95 octane, if that is in fact what Triumph says, would lead me to believe that the comp ratio is up there in the 10:1-11:00 range if the engine is non-computer controlled, as I can usually get away with running up to 9.5:1 comp. on 89 octane at sea level without pinging in a non-computer controlled carbureted engine. My TT600 has 12.5:1 comp ratio and can run on 89 octane with no issues, but the computer allows for that with ignition timing and air/fuel ratio changes, as there is no way a 12.5:1 non-computer controlled engine would run well on 87 octane.

I agree that buying from either a large chain that sells a lot of fuel, or from a smaller chain or private station that you know sells enough to have new fuel delivered at least once a month is the wise way to go. The really cheap places are usually that cheap because they buy older fuel that is going/gone bad, along with having tanks that aren’t as clean and flushed as say a higher consumption station.
Cheers for that, its for my 08 Thruxton 900...we havr regular which is 95 octane and premium, this is 98 octane, mostly use BP, i suppose I want to do best for the bike, not my wallet...just need to make sure using the higher octane atleast wont hurt my motor...Not sure what the compression ratio is..will look it up...appreciate your advise....pauliepaulie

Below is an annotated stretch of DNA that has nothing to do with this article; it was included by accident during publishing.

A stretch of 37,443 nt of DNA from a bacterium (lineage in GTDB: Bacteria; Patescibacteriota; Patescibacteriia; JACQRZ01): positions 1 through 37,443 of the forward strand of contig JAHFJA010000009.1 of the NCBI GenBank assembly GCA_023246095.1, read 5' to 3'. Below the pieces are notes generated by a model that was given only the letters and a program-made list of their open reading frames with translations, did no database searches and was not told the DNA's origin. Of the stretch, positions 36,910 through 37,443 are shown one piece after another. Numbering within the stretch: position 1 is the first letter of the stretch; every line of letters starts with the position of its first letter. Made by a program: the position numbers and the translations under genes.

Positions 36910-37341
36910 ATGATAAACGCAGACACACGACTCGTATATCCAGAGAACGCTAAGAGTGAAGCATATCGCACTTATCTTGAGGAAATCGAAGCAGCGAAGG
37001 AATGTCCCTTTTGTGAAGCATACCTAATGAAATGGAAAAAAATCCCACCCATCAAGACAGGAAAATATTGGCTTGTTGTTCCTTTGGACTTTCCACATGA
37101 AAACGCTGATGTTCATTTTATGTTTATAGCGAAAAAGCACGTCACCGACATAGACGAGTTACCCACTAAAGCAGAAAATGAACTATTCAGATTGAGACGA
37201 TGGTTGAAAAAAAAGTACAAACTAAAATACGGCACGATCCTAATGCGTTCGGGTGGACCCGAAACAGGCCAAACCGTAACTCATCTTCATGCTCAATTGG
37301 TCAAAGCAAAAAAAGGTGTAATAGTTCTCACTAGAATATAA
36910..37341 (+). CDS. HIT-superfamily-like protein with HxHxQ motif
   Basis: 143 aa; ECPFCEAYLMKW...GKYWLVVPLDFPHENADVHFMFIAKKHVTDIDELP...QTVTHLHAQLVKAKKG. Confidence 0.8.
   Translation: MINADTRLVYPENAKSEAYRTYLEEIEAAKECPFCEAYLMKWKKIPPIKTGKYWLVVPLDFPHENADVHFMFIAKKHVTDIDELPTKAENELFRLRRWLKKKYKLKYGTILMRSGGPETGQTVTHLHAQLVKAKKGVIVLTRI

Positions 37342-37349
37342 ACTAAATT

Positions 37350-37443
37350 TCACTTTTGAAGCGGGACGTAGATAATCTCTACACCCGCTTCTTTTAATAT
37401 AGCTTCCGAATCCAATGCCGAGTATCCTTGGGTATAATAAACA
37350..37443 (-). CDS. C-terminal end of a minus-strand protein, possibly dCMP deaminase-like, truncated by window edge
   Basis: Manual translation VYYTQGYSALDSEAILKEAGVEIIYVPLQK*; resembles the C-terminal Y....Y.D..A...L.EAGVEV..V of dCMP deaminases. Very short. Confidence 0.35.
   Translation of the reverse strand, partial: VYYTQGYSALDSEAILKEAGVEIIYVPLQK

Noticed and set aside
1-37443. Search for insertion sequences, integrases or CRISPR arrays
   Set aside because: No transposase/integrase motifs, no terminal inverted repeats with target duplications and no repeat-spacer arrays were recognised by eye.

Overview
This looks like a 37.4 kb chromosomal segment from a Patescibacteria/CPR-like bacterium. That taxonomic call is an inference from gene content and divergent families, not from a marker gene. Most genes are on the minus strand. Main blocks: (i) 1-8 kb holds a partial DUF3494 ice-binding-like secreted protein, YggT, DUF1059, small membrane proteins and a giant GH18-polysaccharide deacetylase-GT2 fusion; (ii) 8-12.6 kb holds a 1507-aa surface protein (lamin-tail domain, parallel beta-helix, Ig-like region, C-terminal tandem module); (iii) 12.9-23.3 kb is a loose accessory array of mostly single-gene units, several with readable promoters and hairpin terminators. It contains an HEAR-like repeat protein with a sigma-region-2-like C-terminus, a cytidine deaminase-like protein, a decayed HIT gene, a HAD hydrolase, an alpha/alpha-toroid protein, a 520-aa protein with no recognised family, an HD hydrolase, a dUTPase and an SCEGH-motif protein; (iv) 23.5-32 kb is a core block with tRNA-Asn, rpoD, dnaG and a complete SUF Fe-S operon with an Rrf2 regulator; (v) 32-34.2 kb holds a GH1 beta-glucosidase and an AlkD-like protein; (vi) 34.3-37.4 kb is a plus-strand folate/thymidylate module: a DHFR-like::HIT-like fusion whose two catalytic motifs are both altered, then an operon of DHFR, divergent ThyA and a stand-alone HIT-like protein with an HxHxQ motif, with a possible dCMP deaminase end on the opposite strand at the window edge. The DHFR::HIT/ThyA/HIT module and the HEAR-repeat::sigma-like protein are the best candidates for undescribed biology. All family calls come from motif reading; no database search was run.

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pauliepaulie, 95 octane is possibly the minimum rating you should use and the dealer insuring that you were aware of that. There should be some info in your Owner's Manual under General Information. Higher octane won't hurt and can be helpful when outside temperatures are high to prevent pre ignition.

Brad
 

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An Aussie reply

pauliepaulie, I was advised to use at least [/B][/U]95 ron and preferably 98 ron from BP or Mobil by the Triumph dealer for my Sprint which has a fairly high compression. If you were told at least 91 ron I would consider 95 ron where ever possible.
Most of the guys I ride with use only BP, Mobil or Caltex and I believe this is what was recomended by thier respective dealers. This covers a range of makes including Triumph and Ducati, and I am led to believe ther fuel is a better quality to Shell and have been warned off Optimax and its replacement.

Hope this helps.

Brendan